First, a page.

I remember when I didn’t have kids. I could spend a day in bed with a cold, or a tummy ache. Heck, I could spend the day in bed to binge watch … lost or desperate housewives. Then the kids came along and I could still kick my husband out of bed so he could tend to them while I got an extra hour of sleep.
Homeschooling changed all of that .. and my husband commuting for work didn’t help either. So by the time the kids wake up, there is no other adult to help them have breakfast or get dressed.
It’s just me..
And that is the problem.
As the main homeschool parent, we are the center of stability and consistency in our homes, our children depend on us (the one parent) for most of their needs. Not just their education but also their wellness, nutrition, and entertainment. So much so that it starts to feel exhausting day after day, hour after hour without a break in sight. Because you go from being a teacher to mom at any given moment, even when ‘school’ is over.
That’s why homeschooling success depends on:
As selfish as it may sound, you really do come first. It’s like when you are on an airplane and they tell you “in case of an emergency the oxygen mask will drop down. Put your mask on first before helping anyone else (including children)”. I have always struggled with this idea of doing something for myself before doing it for my children. I mean it does sound a little selfish… but self-care is not selfish; it’s one of the best things we can do for ourselves. Whether that means a few hours out of the house to sit at the coffee shop, go to target by yourself or going for a walk all of these can re-energize you to get back to playing with blocks, teaching, making dinner and taking care of everyone. It’s when you don’t take a break that you can potentially experience a burnout.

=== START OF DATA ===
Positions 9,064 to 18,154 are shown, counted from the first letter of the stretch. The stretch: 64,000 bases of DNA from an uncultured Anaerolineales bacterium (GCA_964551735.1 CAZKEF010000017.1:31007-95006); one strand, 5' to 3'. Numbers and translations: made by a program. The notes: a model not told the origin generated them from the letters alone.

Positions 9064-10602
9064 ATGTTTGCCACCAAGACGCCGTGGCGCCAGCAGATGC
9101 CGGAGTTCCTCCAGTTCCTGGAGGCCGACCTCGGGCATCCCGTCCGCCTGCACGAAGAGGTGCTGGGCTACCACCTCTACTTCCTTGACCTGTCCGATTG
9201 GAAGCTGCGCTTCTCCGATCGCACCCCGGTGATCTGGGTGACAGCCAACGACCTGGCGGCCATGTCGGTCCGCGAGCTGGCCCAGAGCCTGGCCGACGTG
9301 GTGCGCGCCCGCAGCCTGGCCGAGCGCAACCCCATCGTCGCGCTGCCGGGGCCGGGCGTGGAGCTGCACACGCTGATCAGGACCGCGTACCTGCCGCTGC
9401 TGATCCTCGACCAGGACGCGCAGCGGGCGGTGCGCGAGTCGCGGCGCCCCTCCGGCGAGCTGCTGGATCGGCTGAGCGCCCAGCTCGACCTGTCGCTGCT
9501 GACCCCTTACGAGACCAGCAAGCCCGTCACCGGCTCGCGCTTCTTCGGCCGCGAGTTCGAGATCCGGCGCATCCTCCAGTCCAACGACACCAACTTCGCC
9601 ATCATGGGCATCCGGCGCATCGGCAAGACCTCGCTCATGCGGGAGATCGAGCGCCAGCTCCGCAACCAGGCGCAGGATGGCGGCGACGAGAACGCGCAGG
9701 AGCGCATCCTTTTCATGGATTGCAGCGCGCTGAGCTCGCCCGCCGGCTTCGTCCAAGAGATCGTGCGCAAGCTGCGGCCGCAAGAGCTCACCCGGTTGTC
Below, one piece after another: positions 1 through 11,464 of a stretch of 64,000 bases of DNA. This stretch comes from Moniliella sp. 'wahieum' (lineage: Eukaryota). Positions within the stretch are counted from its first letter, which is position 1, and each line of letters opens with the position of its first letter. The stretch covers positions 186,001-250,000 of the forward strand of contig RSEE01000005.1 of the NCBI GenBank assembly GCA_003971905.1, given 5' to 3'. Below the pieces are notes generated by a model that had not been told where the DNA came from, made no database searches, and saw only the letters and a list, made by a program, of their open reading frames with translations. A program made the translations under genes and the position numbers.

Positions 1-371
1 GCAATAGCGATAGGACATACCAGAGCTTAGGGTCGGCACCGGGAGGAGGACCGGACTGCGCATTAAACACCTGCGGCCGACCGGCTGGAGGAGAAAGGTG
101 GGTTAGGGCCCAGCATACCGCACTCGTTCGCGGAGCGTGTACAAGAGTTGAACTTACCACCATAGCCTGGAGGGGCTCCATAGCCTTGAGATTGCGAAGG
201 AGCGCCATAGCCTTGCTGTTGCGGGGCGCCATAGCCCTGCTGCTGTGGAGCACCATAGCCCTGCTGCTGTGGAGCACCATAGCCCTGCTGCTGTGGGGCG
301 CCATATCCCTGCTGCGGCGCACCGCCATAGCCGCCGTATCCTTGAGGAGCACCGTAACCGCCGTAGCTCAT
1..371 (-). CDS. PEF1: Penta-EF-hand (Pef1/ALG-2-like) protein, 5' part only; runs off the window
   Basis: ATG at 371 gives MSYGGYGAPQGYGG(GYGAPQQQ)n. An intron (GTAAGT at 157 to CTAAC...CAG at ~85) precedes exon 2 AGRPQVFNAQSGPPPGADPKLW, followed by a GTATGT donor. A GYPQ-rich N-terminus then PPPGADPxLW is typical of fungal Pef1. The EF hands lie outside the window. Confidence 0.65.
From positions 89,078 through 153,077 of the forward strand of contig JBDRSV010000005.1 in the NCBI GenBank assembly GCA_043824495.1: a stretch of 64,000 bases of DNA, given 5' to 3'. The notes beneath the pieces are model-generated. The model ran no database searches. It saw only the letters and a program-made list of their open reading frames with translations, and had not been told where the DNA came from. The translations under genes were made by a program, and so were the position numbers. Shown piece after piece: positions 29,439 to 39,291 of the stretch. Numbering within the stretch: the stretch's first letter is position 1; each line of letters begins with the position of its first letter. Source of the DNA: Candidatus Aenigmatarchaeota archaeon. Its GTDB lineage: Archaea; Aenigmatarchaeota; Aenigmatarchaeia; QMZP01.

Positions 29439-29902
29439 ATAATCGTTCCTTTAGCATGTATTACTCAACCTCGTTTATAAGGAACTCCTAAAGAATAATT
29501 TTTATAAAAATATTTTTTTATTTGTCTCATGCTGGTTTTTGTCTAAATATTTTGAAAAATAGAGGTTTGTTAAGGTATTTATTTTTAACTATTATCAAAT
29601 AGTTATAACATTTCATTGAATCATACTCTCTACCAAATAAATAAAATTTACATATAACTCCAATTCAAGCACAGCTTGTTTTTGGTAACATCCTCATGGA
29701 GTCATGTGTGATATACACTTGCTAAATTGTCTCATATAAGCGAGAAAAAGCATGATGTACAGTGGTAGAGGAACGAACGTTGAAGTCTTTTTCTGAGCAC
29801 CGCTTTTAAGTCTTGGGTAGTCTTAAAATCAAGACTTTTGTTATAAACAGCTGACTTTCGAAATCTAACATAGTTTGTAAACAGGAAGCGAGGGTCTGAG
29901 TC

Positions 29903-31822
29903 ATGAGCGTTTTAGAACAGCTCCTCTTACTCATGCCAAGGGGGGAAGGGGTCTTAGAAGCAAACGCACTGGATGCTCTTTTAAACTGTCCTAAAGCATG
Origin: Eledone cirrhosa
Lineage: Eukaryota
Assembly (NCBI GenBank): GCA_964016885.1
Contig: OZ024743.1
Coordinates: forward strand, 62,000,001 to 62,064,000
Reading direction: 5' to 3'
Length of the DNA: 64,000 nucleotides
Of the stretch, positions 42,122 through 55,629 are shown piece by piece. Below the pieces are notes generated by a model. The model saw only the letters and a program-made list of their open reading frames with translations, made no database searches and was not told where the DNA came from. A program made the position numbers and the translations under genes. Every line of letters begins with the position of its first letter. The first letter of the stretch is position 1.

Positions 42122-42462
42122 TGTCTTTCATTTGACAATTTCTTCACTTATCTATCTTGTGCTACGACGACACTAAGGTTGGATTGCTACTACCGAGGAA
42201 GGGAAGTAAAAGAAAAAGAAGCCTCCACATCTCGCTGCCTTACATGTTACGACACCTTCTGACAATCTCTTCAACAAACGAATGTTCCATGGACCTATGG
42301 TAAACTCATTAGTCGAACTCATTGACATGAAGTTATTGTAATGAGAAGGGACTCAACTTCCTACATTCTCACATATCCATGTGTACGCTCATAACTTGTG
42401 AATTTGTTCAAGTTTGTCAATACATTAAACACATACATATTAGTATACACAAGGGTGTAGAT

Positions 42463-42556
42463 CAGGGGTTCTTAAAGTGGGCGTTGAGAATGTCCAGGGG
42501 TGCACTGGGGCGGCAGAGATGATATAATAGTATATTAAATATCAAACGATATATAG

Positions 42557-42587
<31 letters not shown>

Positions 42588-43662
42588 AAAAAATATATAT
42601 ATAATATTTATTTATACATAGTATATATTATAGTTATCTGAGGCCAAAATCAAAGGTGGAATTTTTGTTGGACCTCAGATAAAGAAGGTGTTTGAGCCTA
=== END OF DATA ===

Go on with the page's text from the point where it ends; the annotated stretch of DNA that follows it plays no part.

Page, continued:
Actionable tip: Add self-care to your to-do list, make time for it just as you would anything else on that list.
Having a routine
We know the importance of kids having a routine and work hard at getting them into one when they are young. A routine provides kids with a sense of predictability, and a sense of security. A routine lets a child know what to expect and when to expect it. For parents a routine can have the same effect, it keeps our lives on track and transition into the next part smoothly. You may have a morning routine, which starts before the kids wake up. A lunch and nap/quiet time routine, afternoon routine, dinner/bath time routine and an evening routine. Each one leading to the other, in a predictable and peaceful way.
Actionable tip: Optimize the routine you already have (and you most likely already do) to work with your family’s needs. Think about what is working (that you can keep), what is not working (that you can get rid off) and what you would like to add to your routine.
I can already hear my dear mother’s voice telling me not to start doing the dishes if I wasn’t going to finish it in one standing. For some reason, I would start a chore and just sit down halfway through it. I can not imagine doing that now but I do find myself constantly starting something and just stopping. Our homeschool is no different, I get overexcited about something like a new preschool theme, I get onto Pinterest pin everything I can find, print some worksheets, go to the craft store to buy supplies and a week later …crickets. The novelty wears out and the kids start asking about it, which makes me feel even worse. My mantra now is less is more, plant one seed at a time and if I loose focus of that I have my husband keep me accountable and that has been ‘life changing’.
Actionable tip: Accountability works, so tell your friend or spouse what you want to do, achieve and when (be specific).
No one ever said this homeschooling gig was gonna be easy
but it is fulfilling and by developing good habits along the way we can increase our chances of finding the success we all seek and define for ourselves.
As always If you have enjoyed reading this article do hit the share button 😉
& If you are a homeschooler let me know if you agree/ disagree that homeschool success depends on parent self-care, routine and staying consistent?
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